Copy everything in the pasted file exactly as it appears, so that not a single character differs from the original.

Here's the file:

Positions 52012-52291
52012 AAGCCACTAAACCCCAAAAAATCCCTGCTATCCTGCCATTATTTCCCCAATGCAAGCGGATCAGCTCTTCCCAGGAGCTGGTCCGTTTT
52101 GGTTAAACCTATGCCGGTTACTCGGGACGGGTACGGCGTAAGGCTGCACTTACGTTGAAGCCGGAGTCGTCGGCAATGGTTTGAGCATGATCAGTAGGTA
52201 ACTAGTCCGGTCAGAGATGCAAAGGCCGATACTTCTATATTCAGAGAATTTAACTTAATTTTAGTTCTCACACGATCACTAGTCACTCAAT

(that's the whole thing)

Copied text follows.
Positions 52012-52291
52012 AAGCCACTAAACCCCAAAAAATCCCTGCTATCCTGCCATTATTTCCCCAATGCAAGCGGATCAGCTCTTCCCAGGAGCTGGTCCGTTTT
52101 GGTTAAACCTATGCCGGTTACTCGGGACGGGTACGGCGTAAGGCTGCACTTACGTTGAAGCCGGAGTCGTCGGCAATGGTTTGAGCATGATCAGTAGGTA
52201 ACTAGTCCGGTCAGAGATGCAAAGGCCGATACTTCTATATTCAGAGAATTTAACTTAATTTTAGTTCTCACACGATCACTAGTCACTCAAT